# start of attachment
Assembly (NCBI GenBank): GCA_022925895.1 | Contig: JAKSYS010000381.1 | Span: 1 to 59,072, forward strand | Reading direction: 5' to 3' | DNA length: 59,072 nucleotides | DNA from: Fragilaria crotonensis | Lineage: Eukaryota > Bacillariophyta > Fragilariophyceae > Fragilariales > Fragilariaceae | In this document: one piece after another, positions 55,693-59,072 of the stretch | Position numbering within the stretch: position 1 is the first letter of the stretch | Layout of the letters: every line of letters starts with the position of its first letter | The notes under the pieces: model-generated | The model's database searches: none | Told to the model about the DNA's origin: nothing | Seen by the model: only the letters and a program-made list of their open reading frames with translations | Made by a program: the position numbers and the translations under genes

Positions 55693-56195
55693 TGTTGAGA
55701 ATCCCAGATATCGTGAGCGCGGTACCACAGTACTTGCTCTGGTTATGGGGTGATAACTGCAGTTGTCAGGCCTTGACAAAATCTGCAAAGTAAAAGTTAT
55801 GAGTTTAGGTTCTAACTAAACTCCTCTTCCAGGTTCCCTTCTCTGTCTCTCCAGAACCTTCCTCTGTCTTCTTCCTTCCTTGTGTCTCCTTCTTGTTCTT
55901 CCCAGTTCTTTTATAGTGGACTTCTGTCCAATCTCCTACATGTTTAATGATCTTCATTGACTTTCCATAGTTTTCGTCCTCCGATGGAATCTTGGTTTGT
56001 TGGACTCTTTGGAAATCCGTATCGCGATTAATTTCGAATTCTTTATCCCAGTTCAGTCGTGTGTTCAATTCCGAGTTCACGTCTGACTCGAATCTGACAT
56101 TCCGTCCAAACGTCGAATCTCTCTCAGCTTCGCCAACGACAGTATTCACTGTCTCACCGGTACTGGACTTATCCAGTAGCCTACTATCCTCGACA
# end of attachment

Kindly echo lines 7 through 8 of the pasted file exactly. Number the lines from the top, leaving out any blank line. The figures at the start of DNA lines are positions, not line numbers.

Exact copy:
56001 TGGACTCTTTGGAAATCCGTATCGCGATTAATTTCGAATTCTTTATCCCAGTTCAGTCGTGTGTTCAATTCCGAGTTCACGTCTGACTCGAATCTGACAT
56101 TCCGTCCAAACGTCGAATCTCTCTCAGCTTCGCCAACGACAGTATTCACTGTCTCACCGGTACTGGACTTATCCAGTAGCCTACTATCCTCGACA